Legal Update Social

The Australian Fair Work Commission is currently considering the controversial dismissal of reporter Antoinette Lattouf by broadcaster ABC.  Lattouf was dismissed from her role as a journalist for posting pro-Palestinian posts on her personal social media about the war in Gaza. 

ABC terminated Lattouf's employment on the basis that her posts were in breach of its social media policy.  Lattouf on the other hand, claims her termination was unlawful, and that she was terminated because of her political opinion and because of her race (she has Lebanese heritage).

In Ms Lattouf's case, her social media posts aligned with one side in a polarising conflict that is frequently in the news.  As a news outlet, ABC has an interest in appearing neutral and unbiased in its presentation of international and domestic current affairs.  Arguably, if its reporters are publicly seen to be advocating for, or supporting, a particular side of a conflict, those actions might impact on the public's perception of impartiality, and therefore be potentially damaging to its reputation. 

The situation is complicated by the Sydney Morning Herald reporting that it had seen a chain of leaked WhatsApp messages that purport to show an Israeli lobby group sought to have Lattouf dismissed.  If that is the case, it raises questions about ABC's purported independence and any such argument it put forward to justify termination.    

The prevalence of social media, and the blurring of the lines between work and personal lives, means employers should be watching the outcome of the Lattouf case with interest.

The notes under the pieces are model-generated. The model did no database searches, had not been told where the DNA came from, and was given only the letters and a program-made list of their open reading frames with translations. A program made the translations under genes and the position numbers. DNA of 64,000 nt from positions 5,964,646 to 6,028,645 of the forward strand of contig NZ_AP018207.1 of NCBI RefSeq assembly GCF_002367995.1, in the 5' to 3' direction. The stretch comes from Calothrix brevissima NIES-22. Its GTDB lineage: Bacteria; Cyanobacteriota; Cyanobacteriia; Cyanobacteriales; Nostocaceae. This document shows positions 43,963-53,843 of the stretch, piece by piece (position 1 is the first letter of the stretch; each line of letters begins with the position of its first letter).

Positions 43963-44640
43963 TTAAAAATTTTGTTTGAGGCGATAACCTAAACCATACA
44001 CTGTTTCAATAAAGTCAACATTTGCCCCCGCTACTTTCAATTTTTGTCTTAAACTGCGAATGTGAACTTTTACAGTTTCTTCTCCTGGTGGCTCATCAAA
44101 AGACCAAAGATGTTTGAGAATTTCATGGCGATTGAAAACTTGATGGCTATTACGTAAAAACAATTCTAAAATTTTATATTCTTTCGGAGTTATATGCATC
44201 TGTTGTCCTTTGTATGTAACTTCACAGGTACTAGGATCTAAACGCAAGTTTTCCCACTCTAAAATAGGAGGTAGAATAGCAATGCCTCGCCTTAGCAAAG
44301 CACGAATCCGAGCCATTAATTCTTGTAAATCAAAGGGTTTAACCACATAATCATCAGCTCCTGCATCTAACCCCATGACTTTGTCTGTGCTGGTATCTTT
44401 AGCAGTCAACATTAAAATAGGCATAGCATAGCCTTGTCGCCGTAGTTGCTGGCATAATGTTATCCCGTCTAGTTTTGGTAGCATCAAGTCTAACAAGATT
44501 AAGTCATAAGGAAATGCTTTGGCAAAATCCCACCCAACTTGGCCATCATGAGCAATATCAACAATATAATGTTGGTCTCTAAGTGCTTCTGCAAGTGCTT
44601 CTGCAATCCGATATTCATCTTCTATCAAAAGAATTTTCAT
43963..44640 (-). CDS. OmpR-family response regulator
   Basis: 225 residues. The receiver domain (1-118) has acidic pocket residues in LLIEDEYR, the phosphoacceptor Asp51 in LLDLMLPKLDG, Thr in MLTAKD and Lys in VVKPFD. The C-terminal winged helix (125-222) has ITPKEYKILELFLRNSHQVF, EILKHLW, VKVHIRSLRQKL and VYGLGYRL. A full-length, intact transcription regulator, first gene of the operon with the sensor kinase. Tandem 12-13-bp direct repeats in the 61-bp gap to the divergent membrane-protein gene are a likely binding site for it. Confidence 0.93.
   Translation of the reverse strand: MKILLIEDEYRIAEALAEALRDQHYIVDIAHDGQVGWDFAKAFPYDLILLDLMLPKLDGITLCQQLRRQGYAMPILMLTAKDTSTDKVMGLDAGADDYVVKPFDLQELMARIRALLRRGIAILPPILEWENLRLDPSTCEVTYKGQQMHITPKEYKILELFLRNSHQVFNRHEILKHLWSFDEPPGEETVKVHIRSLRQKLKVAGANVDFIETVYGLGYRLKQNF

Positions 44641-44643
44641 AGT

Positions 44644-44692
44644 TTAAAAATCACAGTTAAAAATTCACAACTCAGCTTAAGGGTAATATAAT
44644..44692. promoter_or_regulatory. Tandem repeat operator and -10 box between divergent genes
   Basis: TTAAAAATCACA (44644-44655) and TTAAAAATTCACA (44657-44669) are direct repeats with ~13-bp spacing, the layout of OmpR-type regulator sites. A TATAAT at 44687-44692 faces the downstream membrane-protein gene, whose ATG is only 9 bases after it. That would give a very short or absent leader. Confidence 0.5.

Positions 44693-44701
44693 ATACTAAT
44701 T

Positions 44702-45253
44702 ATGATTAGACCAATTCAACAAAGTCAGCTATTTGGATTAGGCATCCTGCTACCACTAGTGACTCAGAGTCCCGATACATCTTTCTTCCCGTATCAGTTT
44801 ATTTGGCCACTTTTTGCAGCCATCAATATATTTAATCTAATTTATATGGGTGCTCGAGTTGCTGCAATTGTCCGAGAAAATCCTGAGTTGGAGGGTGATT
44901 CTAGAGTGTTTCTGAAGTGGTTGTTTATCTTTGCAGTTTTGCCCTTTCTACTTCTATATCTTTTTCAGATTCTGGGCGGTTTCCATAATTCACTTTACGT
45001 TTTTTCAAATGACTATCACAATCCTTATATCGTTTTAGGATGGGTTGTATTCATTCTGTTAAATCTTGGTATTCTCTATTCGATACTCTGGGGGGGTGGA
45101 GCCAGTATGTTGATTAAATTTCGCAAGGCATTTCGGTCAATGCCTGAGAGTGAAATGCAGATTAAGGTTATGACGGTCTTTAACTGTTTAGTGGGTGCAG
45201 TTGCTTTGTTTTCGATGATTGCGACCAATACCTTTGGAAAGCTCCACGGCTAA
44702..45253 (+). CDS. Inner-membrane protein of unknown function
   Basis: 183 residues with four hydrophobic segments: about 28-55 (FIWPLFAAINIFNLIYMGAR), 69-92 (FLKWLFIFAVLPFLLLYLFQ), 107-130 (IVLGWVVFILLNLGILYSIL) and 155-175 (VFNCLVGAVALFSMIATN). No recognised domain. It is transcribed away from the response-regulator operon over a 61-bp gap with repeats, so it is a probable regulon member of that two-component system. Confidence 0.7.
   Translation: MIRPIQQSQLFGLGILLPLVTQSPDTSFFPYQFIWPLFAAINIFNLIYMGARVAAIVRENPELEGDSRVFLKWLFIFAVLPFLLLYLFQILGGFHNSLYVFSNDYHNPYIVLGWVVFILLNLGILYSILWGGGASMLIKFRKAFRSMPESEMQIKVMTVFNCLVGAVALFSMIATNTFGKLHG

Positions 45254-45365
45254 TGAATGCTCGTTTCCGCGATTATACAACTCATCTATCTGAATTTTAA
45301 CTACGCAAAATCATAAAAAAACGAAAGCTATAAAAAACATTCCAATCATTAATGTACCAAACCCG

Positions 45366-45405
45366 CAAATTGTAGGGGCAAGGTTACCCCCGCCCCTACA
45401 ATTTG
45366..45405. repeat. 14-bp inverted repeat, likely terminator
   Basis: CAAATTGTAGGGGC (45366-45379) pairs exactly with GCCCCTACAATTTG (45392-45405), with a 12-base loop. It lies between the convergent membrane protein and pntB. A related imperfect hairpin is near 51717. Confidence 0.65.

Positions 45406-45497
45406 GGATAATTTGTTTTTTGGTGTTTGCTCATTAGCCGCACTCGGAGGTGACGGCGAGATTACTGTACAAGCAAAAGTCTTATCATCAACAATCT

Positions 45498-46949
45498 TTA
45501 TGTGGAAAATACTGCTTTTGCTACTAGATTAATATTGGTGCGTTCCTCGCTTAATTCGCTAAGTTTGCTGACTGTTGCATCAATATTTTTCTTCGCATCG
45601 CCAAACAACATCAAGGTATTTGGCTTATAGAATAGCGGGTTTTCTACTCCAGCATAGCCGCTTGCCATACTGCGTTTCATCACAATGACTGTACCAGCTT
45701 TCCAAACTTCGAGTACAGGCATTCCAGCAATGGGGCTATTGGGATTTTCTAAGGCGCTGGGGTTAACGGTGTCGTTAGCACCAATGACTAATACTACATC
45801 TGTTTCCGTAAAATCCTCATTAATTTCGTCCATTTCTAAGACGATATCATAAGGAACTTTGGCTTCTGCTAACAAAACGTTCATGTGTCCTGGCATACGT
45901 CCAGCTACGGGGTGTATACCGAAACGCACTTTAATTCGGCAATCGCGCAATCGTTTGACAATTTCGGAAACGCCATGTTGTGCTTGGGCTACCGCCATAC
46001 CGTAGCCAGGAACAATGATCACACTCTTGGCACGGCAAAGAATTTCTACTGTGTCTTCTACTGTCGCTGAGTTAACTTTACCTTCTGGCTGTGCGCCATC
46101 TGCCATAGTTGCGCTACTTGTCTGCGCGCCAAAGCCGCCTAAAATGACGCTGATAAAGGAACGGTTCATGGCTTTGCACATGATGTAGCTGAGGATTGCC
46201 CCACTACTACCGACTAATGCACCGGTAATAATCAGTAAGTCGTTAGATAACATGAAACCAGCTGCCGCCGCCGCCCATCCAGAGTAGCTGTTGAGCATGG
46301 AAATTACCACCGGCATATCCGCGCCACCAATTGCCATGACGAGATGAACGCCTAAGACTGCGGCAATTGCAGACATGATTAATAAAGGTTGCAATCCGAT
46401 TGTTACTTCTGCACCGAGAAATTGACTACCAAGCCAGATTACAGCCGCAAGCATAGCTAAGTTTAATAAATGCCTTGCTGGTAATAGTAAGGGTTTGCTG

Could an employee in New Zealand be lawfully terminated for expressing their personal views on social media?  The short answer is yes.  While in New Zealand we have protections in place to guard our freedom of expression (as does Australia), those protections are generally only against the state (rather than our employers) and are not absolute freedoms.  An employee can contract out of their freedom to say and do whatever they like in their own time, and employees' commonly do so.  For example, many terms of employment prohibit an employee from disclosing their employer's confidential information outside of work, or publishing negative comments about their employer.  An employee has agreed to limit their freedom of expression in exchange for paid employment.

Usually there are two situations in New Zealand where an employer can investigate and discipline an employee for their conduct outside of work:

  • Where the employee's conduct outside of work is damaging (or potentially damaging) to the employer's reputation or business and there is a clear link between the conduct and employment; or
  • Where the employee's conduct damages the trust and confidence the employer has in the employee.

Cases involving personal social media posts have more recently come before the Employment Relations Authority and the Employment Court in New Zealand in relation to posts made by employees about COVID-19 vaccines and government COVID mandates.  There have also been disciplinary cases where employees who had told their employer they were sick, posted pictures of themselves at events on social media or where an employee "liked" a negative Facebook post about their employer.

These cases illustrate the importance of an employer having a clear internet/social media policy which gives guidance on unacceptable conduct by employees.  If you would like assistance with drafting or reviewing relevant policies please contact a member of our employment team.